Romans 8:28—We know that for those who love God all things work together for good, forthose who are called according to his purpose.
Moan the Purpose of the Spirit: Less Me, More Christ (Romans 8:18-30)
Nothing can touch the born-again believer except that which God intends to use for His own glory, for our good, and for the good of those whose lives we might influence! Nothing. Nada. Zilch. Zippo. Not anything that happens to us is allowed by God but for the good of us who love God in Christ.
How many times are too many times that we need to be reminded of and renewed in this promise of God? I would submit around a bazillion… Or within each breath and heartbeat of our life.
All things work together for “less of me, and more of Christ.”
The GOOD promised us refers first and foremost to the fact that our Father God intends that we be conformed to the likeness of his Son (Romans 8:29) as He works in and through us by the Spirit in all circumstances He providentially directs in our lives.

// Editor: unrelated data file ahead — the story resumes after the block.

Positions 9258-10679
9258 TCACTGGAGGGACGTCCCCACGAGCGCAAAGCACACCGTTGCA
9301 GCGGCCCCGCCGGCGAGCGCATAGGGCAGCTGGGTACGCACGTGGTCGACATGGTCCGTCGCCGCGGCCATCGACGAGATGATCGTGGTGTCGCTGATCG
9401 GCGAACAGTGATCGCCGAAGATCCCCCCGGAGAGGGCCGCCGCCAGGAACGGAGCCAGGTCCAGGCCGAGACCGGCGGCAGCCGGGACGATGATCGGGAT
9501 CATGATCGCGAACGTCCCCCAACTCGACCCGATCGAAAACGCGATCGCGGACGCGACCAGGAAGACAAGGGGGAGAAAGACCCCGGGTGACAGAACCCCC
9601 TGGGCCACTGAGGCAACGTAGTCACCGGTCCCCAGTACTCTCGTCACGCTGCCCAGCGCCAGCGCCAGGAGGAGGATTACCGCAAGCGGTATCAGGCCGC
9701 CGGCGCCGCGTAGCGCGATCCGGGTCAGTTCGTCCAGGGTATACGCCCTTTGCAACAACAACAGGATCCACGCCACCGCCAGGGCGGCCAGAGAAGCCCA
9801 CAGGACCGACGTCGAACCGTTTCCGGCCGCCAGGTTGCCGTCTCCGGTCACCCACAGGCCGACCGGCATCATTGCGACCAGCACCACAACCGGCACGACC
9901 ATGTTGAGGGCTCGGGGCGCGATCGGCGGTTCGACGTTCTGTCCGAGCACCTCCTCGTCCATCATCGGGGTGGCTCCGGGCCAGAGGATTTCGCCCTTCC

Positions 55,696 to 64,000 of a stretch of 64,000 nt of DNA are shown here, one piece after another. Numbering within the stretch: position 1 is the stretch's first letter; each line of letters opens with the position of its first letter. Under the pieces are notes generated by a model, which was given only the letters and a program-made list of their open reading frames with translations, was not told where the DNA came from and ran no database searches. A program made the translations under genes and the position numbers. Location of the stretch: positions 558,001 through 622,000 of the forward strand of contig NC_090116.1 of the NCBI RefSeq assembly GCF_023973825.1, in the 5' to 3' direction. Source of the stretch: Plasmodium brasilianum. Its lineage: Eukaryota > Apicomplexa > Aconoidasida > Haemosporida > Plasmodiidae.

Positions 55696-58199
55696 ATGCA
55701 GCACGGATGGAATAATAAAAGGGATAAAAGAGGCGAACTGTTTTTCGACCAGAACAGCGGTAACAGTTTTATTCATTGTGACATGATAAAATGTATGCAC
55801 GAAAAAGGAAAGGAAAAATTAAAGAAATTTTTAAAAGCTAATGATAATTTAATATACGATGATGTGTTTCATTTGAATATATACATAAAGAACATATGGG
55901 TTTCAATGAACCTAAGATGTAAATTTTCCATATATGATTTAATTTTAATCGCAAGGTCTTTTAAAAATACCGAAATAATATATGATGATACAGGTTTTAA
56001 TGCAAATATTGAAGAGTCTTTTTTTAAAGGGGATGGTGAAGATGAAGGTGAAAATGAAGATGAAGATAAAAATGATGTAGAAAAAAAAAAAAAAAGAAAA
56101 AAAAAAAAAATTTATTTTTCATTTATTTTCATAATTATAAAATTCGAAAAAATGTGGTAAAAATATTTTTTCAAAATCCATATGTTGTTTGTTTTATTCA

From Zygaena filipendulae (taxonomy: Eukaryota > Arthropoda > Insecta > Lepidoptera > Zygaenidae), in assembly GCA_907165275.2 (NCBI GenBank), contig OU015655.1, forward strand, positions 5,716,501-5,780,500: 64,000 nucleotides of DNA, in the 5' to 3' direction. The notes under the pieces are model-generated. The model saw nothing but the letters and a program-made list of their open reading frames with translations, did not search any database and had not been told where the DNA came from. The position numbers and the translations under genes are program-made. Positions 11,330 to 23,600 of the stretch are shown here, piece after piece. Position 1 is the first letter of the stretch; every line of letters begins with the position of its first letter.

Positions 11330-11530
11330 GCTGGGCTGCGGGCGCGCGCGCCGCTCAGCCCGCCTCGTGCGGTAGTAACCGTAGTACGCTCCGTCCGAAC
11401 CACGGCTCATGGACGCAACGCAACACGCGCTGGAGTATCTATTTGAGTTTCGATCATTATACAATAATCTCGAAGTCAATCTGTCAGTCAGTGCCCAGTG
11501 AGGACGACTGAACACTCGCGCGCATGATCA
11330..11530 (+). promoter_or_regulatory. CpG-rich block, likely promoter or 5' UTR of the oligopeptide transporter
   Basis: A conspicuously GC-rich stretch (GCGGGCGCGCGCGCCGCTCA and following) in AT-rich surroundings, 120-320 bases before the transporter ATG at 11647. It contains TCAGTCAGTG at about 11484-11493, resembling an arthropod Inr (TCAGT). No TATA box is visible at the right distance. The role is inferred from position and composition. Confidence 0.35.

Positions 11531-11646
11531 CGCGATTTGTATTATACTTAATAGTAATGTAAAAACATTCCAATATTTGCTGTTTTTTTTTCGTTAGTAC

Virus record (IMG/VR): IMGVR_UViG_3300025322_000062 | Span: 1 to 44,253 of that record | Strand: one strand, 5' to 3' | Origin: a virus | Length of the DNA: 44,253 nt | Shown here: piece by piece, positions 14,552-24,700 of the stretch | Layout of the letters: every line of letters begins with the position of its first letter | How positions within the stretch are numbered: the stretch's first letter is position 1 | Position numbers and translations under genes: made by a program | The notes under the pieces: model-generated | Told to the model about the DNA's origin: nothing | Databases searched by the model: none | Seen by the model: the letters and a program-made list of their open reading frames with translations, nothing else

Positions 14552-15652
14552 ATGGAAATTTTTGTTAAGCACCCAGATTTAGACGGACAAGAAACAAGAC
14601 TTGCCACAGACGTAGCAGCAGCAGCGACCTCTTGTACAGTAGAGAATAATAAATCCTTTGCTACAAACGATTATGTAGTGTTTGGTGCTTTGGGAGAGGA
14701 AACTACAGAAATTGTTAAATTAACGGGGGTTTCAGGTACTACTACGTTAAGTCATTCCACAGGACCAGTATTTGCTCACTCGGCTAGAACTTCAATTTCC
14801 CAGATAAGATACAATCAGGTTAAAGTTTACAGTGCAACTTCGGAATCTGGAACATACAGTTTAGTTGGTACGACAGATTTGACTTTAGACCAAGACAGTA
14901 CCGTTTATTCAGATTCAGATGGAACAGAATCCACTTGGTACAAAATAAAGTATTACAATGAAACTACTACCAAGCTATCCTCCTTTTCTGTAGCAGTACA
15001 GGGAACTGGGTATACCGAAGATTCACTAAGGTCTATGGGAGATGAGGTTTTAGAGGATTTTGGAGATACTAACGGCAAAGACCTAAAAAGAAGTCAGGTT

In giving me [and all Christians] this verse, God was saying, “Trust me, John. The heartbreak we experienced together tonight did not take me by surprise. Hardly… I saw it before time began, and I intend to use it to conform your heart, spirit, and life more to the likeness of My Son. And that’s just the start to how I can and will use this tragedy in ways that you may or may not recognize until we stand face-to-face.”
Just in my realm of experience alone… the Trinity’s redeeming grace God has come through on this promise hundreds upon hundreds of times. Let alone in other lives where the ripple effect of my book and other lives touched by God’s Good has moved out into the world—and will be evidenced in eternity!
Why does an all-loving and all-powerful God allow suffering? Because His manifold mercies include using the brokenness and the goodness within “all things” [RE: everything seen and unseen] to fulfill His redemptive plan of conformation—and ultimately union—to and with His Beloved Son.
Romans 12:2—Do not be conformed to this world, but be transformed by the renewal of your mind, that by testing you may discern what is the will of God, what is good and acceptable and perfect.
Marvel the Mercy of God: Less Whining, More Worship (Romans 11; 12:1-3)
I heard in these words an admonition of love for my heart, spirit, and will, directly from God who knows and loves my heart best.